Keywords: electrolyte, water balance
- Acid-alkaline balance
- Assimilation of amino acids and glucose into body cells
- Energy production
- Normal water balance and blood volume
- Muscle contraction
- Nerve impulse transmission
The human sodium requirement is probably about 500 mg per day (representing about 1.3 grams of salt) although most individuals consume far more than this. Apart from salt and highly-salted foods such as smoked fish, ham, bacon and other preserved or processed meats, salted butter, salted nuts and packet snacks, other common sources of sodium include monosodium glutamate and other sodium-based food additives, baking powder, and sodium bicarbonate antacid medications. Salt itself is 40 per cent sodium and 60 per cent chloride.
Whereas potassium is mainly found inside the cells, sodium is found outside the cells, in the extracellular fluid. Large amounts are also found in bone, bile and pancreatic juice. There is no control of sodium absorption as with other minerals—the excessive dietary intakes which are so common in the developed world are readily absorbed.
This is rare in the Western world, although heavy exercise in a hot climate, causing prolonged sweating, may lead to sodium depletion. An insufficiency of the adrenal cortex gland, or prolonged vomiting or diarrhoea, kidney disease (as in renal failure), or long-term very low-sodium diets may produce a sodium deficiency, leading to weakness, lassitude, anorexia and vomiting, mental confusion, cramps and aching muscles.
Addison’s disease involves a loss of adrenal function and aldosterone production, thus causing sodium deficiency by impairing the kidney’s ability to reabsorb sodium.
Cushing’s disease on the other hand involves the production of excessive amounts of hormones by the adrenal cortex, which results in sodium retention.
Sodium and water balance
As the blood sodium levels rise the thirst receptors in the hypothalamus stimulate the thirst sensation, and the extra water is retained to keep the sodium diluted. At the same time the kidney will begin reabsorbing less sodium, thus allowing more sodium to be excreted in the urine. Aldosterone, a hormone secreted by the adrenal cortex, controls the rate of excretion of sodium in the urine, and vasopressin (also known as anti-diuretic hormone or ADH) produced by the pituitary, controls the rate of fluid excretion by the kidneys. Normal kidneys have no difficulty in excreting excess sodium as long as there is sufficient water to allow this.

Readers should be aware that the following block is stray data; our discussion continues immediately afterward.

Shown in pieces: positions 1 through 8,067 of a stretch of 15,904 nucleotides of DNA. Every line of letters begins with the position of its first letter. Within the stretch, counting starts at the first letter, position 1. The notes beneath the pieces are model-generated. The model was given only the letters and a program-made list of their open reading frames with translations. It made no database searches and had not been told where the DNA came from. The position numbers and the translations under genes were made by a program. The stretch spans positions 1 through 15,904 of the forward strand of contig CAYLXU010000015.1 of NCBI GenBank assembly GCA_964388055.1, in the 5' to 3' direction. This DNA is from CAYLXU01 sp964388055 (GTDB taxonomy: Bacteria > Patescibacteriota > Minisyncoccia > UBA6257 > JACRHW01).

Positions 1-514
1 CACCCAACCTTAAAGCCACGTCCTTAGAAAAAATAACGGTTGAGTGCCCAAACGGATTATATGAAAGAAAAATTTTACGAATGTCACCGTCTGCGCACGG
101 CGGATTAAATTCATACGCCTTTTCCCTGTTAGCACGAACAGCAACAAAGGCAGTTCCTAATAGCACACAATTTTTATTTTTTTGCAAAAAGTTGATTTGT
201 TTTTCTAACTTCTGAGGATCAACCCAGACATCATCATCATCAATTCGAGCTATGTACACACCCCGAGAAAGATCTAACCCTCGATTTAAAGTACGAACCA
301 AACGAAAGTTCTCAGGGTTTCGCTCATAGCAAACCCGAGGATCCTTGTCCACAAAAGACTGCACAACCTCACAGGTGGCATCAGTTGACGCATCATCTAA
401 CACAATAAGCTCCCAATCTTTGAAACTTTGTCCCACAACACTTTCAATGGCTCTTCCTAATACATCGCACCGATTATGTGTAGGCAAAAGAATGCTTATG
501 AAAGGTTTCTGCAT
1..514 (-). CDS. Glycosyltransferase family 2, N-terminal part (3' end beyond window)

Low-sodium diets are frequently prescribed to control the excessive retention of body water, especially in individuals with high blood pressure resulting from this excess fluid.
Information compiled by Linda Lazarides
Naturopathic Nutritionist, Author, Educator
Electrically charged elements or compounds found in blood plasma and fluids occurring inside and between cells.
Positively charged electrolytes are known as cations and negatively charged electrolytes are known as anions.
|Anions||Mainly found||Cations||Mainly found|
|Chloride (Cl-)||Outside cells||Sodium (Na+)||Outside cells|
|Bicarbonate (HCO3-)||Outside cells||Calcium (Ca++)||Outside cells|
|Phosphate (PO4=)||Inside cells||Potassium (K+)||Inside cells|
|Sulphate (SO4=)||Inside cells||Magnesium (Mg++)||Inside cells|
The correct quantities and proportions of the main electrolytes are critical for normal metabolism and function, for maintaining the body’s acid/alkaline balance and the water balance inside and outside cells, transmission of nerve impulses and the contraction and relaxation of muscles. Potassium can be seriously depleted by diuretics, certain other drugs, or by the over-consumption of liquorice. Sodium can be depleted by very low-sodium diets used against high blood pressure, and by profuse sweating. Severe diarrhoea can cause depletion of all electrolytes.